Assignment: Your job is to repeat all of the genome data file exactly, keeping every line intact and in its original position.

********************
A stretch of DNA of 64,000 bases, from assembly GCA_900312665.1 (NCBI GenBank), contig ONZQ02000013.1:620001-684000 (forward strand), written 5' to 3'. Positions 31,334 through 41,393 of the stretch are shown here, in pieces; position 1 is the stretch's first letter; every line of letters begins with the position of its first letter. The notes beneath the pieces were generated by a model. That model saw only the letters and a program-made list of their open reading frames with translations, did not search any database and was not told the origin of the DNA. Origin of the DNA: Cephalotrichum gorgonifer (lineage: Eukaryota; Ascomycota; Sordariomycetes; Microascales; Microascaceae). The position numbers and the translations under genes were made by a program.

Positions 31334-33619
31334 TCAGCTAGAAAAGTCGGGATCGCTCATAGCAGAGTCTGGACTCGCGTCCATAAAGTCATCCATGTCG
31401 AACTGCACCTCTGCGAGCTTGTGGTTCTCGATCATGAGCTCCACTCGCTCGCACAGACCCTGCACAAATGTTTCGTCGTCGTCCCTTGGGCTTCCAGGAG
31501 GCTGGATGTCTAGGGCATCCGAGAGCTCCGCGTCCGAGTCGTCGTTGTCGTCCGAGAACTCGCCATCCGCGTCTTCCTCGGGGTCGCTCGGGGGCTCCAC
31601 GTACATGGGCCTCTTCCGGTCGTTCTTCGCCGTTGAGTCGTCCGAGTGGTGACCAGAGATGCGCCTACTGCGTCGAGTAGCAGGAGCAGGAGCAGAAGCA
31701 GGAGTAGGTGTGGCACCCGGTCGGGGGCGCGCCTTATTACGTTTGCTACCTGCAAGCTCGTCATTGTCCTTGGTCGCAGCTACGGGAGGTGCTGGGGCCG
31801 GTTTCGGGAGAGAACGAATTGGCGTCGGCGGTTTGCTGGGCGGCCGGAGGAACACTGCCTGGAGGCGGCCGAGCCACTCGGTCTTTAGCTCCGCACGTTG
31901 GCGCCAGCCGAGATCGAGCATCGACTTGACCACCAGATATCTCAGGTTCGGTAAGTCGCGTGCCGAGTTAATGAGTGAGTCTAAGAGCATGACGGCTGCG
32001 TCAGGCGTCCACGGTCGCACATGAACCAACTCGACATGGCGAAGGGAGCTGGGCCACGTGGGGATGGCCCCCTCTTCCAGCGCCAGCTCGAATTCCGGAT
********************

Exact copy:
A stretch of DNA of 64,000 bases, from assembly GCA_900312665.1 (NCBI GenBank), contig ONZQ02000013.1:620001-684000 (forward strand), written 5' to 3'. Positions 31,334 through 41,393 of the stretch are shown here, in pieces; position 1 is the stretch's first letter; every line of letters begins with the position of its first letter. The notes beneath the pieces were generated by a model. That model saw only the letters and a program-made list of their open reading frames with translations, did not search any database and was not told the origin of the DNA. Origin of the DNA: Cephalotrichum gorgonifer (lineage: Eukaryota; Ascomycota; Sordariomycetes; Microascales; Microascaceae). The position numbers and the translations under genes were made by a program.

Positions 31334-33619
31334 TCAGCTAGAAAAGTCGGGATCGCTCATAGCAGAGTCTGGACTCGCGTCCATAAAGTCATCCATGTCG
31401 AACTGCACCTCTGCGAGCTTGTGGTTCTCGATCATGAGCTCCACTCGCTCGCACAGACCCTGCACAAATGTTTCGTCGTCGTCCCTTGGGCTTCCAGGAG
31501 GCTGGATGTCTAGGGCATCCGAGAGCTCCGCGTCCGAGTCGTCGTTGTCGTCCGAGAACTCGCCATCCGCGTCTTCCTCGGGGTCGCTCGGGGGCTCCAC
31601 GTACATGGGCCTCTTCCGGTCGTTCTTCGCCGTTGAGTCGTCCGAGTGGTGACCAGAGATGCGCCTACTGCGTCGAGTAGCAGGAGCAGGAGCAGAAGCA
31701 GGAGTAGGTGTGGCACCCGGTCGGGGGCGCGCCTTATTACGTTTGCTACCTGCAAGCTCGTCATTGTCCTTGGTCGCAGCTACGGGAGGTGCTGGGGCCG
31801 GTTTCGGGAGAGAACGAATTGGCGTCGGCGGTTTGCTGGGCGGCCGGAGGAACACTGCCTGGAGGCGGCCGAGCCACTCGGTCTTTAGCTCCGCACGTTG
31901 GCGCCAGCCGAGATCGAGCATCGACTTGACCACCAGATATCTCAGGTTCGGTAAGTCGCGTGCCGAGTTAATGAGTGAGTCTAAGAGCATGACGGCTGCG
32001 TCAGGCGTCCACGGTCGCACATGAACCAACTCGACATGGCGAAGGGAGCTGGGCCACGTGGGGATGGCCCCCTCTTCCAGCGCCAGCTCGAATTCCGGAT